Archive | April, 2012

Facebook Headquarters

30 Apr


Miles Davis

30 Apr

I always loved Miles Davis! Maybe its the former trumpetier in me.  Here is a great quote of his;

“Music is not about standing still and becoming safe.”

Or to put it another way….If you’re not evolving, you’re dissolving!

Giotto’s Perfect Circle

29 Apr

The story of Giotto’s big “O”  is one of my all time favorites.  I first heard it, while studying abroad in Florence so that certainly added to its appeal. As far as the connection to venture capital…we will leave that for another day.

After sleeping for a thousand years, art woke up in Tuscany at the end of the thirteenth century. Giotto was the first great genius.

Pope Boniface VIII wanted to commission some paintings for St. Peter’s and so he sent a courtier around to find the best painter in Italy. The courtier asked all the artists to give him a sample of their work to send to the Pope. He came to Giotto’s workshop, explained his mission, and asked him for a drawing which would give the Pope some idea of his competence and style. “Sure,” said Giotto; and he laid down a sheet of paper, reached for a brush dipped in red paint, closed his arm to his side to make a sort of compass of it, and in one even sweep scribed a perfect circle. “There you are,” he told the courtier, handing it to him with a smile.

“That’s your drawing?” asked the courtier, who didn’t know whether Giotto was pulling his leg. “Is that all you’re going to send His Holiness?”

“That’s more than enough,” said Giotto. “Send it with your other drawings and see whether it’s understood or not.”

The Pope’s messenger took the drawing and went away trying to hold his temper. Did that little painter think he was a fool?

When he got back to Rome he showed the Pope the big O and told him how Giotto had scribed it—freehand, without a compass. The pope and his advisors DID understand the achievement of that O and gave Giotto the commission.

Epic story!

Story was taken from:

The Value Revelation

26 Apr

I think  the 19th century British Prime Minister, Benjamin Disraeli, hit the nail on the head when he said;

“The greatest good you can do for another is not just to share your riches, but to reveal to him his own.” 

I felt these exact sentiments after volunteering for two months in Cambodia at ACODO orphanage. The ticket for a better future in the developing world lies in education. Don’t get me wrong, money helps, but the real transformational power of any sort of “aid” lies in the transference and acquisition of knowledge.

ACODO orphans making their way to school, despite the flood!

The Creative Monopoly

24 Apr

David Brooks had an interesting article on the philosophy of Peter Theil. Peter founded Paypal, needless to say, he’s doing okay for himself.


He teaches at Stanford and a student of his posted notes from a class which Peter later confirmed were accurate. Brooks summarizes Peter’s philosophy as follows;

In fact, Thiel argues, we often shouldn’t seek to be really good competitors. We should seek to be really good monopolists. Instead of being slightly better than everybody else in a crowded and established field, it’s often more valuable to create a new market and totally dominate it. The profit margins are much bigger, and the value to society is often bigger, too.

Now to be clear: When Thiel is talking about a “monopoly,” he isn’t talking about the illegal eliminate-your-rivals kind. He’s talking about doing something so creative that you establish a distinct market, niche and identity. You’ve established a creative monopoly and everybody has to come to you if they want that service, at least for a time.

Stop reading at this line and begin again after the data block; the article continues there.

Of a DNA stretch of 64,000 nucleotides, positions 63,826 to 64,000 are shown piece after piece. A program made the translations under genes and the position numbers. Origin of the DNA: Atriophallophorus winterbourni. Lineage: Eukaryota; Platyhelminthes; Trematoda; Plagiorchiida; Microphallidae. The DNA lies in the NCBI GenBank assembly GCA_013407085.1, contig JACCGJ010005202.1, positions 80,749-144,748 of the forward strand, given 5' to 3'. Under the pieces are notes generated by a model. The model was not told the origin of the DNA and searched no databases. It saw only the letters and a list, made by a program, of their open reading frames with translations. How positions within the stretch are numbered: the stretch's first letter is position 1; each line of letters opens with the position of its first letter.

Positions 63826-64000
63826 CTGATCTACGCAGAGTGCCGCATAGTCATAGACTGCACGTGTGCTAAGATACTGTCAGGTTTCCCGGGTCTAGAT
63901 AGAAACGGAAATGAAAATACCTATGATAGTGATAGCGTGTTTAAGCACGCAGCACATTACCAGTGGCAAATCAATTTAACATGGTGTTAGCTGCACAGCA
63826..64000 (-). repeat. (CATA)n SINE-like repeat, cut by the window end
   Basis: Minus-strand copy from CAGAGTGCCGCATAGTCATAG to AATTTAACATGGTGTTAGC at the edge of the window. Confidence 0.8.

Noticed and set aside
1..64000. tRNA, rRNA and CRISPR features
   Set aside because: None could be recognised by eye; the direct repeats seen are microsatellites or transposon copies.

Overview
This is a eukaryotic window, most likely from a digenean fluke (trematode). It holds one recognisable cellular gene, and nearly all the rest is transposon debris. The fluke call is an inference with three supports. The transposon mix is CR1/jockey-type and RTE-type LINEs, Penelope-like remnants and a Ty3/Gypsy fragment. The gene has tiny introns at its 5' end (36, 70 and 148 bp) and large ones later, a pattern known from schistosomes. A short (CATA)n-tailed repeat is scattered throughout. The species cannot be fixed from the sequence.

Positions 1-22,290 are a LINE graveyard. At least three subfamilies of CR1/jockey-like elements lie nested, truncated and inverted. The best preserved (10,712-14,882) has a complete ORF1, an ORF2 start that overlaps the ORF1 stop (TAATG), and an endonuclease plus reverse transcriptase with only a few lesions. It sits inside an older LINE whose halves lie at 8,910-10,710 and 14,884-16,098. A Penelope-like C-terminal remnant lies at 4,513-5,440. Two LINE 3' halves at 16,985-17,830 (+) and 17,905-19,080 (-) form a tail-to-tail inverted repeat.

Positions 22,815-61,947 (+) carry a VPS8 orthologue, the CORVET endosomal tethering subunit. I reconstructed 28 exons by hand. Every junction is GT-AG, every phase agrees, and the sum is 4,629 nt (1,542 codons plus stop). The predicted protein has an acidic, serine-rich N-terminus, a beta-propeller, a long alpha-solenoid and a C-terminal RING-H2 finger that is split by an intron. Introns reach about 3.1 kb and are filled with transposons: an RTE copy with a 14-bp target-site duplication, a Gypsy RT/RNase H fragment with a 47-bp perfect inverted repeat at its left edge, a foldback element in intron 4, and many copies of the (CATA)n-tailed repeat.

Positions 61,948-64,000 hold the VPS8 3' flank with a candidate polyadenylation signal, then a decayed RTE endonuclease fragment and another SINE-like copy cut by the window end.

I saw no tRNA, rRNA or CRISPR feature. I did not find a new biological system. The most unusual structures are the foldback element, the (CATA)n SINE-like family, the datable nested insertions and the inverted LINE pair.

I have only read bits and pieces of the book Blue Ocean Strategy and it sounds awfully similar to what Peter is saying. I wonder which came first, peter? or the ocean?

Brooks goes on to describe creative people;

Think about the traits that creative people possess. Creative people don’t follow the crowds; they seek out the blank spots on the map. Creative people wander through faraway and forgotten traditions and then integrate marginal perspectives back to the mainstream. Instead of being fastest around the tracks everybody knows, creative people move adaptively through wildernesses nobody knows.

I think creative people are independent thinkers first and foremost. They have trained their minds to look for connections and patterns where others simply lack the ability to connect the dots. I believe creativity is close to 100% learned and needs to become a mindset before you can begin to reap its rewards. Most of which involves continually exposing yourself to new ways of thinking and engaging with the world; stepping outside one’s comfort zone will create the conditions necessary for creativity to thrive.  I can recall an excerpt from the book Made to Stick (phenomenal read by the way!) where a study on creating advertising campaigns showed that ordinary people,  with the right techniques, training and working within certain guidelines, are significantly more creative than subjects who were simply left on their own to dream up a campaign.


I am not saying creativity can be distilled into another how to book (did I mention I am currently writing one…jk), or maybe that is what I am saying…. Help me out people, I am lacking creativity today 🙂


Christopher Reeve Inspires

23 Apr

“So many of our dreams at first seem impossible, then seem improbable, and then, when we summon the will, they soon seem inevitable.”
—Christopher Reeve


Goal Achievement Quote 4/19/12.

via Christopher Reeve.


Via Harvard Business Review Blog

23 Apr


“What I lack in experience I make up for in wildly unrealistic self-confidence.”